Fiery-billed Aracari, Pteroglossus frantzii
The Fiery-billed Aracari (Pteroglossus frantzii) is a species of toucan that is found on the Pacific slopes of southern Costa Rica and western Panama. Its binomial name commemorates the German naturalist Alexander von Frantzius. Its habitat is lowland forests and clearings.
The Fiery-billed Aracari has bright markings and a large bill, like other toucans. The adult is about 17 inches long and weighs 8.8 ounces. Sexes are similar in appearance. The head and chest are black and the upperparts are dark olive-green. The rump and undertail are reddish. The collar on the rear of the neck is also reddish. The underparts are bright yellow. There is a round black spot in the center of the breast and red band appears across the belly. The thighs are chestnut colored. There is a bare black facial skin. The upper mandible of the bill is bright orange. The lower mandible is black. The legs are green. The young are duller in color, with a dirty-black head and brown-green upperparts. The breast spot and belly band are unnoticeable in juveniles. The call is a loud, sharp pseek or keeseek.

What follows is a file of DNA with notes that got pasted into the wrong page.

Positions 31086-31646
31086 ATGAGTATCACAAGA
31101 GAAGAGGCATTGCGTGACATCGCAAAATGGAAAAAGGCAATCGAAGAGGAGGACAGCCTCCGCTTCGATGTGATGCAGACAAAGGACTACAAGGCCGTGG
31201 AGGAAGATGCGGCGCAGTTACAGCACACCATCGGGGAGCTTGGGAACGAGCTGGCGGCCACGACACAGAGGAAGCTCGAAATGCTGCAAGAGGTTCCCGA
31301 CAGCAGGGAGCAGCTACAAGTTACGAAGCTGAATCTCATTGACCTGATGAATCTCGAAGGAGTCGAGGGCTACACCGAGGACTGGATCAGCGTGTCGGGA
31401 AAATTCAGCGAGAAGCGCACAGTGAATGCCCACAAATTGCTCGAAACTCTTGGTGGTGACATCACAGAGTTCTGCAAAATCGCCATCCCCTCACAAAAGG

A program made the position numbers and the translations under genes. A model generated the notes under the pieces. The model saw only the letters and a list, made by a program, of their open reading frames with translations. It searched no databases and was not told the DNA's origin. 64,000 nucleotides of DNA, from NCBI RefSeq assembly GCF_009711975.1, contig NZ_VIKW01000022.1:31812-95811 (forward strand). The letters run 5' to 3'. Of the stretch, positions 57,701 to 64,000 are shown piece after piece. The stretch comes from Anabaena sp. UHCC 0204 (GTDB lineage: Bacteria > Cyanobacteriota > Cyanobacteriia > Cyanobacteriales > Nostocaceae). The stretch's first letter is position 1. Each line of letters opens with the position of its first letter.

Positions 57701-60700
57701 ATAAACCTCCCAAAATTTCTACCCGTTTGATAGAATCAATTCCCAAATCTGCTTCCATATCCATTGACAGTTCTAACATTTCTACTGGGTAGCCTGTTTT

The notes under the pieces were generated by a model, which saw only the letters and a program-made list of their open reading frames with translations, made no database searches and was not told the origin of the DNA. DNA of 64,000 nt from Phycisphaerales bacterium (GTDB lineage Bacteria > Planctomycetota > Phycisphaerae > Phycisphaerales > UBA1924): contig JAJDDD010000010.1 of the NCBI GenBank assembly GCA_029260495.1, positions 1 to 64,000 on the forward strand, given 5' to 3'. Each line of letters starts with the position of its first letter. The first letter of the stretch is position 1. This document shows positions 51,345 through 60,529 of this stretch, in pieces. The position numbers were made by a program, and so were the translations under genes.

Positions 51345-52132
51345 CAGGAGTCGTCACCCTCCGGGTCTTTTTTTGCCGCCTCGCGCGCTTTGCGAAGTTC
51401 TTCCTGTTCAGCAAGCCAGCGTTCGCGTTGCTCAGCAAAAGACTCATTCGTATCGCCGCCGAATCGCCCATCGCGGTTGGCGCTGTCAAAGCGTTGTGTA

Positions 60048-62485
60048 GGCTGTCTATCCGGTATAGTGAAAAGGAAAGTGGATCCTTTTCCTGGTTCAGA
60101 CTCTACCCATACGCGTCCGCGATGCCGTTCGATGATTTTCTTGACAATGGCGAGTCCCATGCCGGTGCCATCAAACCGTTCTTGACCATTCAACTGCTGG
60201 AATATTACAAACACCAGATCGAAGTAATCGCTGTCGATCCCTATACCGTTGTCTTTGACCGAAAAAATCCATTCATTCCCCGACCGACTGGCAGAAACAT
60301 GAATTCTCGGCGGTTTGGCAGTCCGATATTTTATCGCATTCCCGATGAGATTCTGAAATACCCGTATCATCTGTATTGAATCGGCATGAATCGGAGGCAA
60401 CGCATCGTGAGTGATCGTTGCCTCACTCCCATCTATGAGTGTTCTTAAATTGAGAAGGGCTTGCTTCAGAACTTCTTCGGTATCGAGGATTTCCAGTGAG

This species is mostly a fruit-eater, but will also eat insects, lizards, bird eggs, and other small prey. They are seen in small flocks of up to 10 birds. They have a rapid and direct flight pattern. They nest 20 – 100 feet high in a tree. The female lays two white eggs that are incubated for 16 days by both parents. The chicks are blind and naked when hatched. Both parents feed the young, which leave the nest after about 6 weeks. The adults feed the young chicks for another several weeks after they leave the nest. The Aracaris roost socially throughout the year, which is unusual among toucans.
Image Caption: Fiery-billed Aracari in Alajuela, Costa Rica. Credit: Alison Le Garec/Wikipedia (CC Attribution 3.0)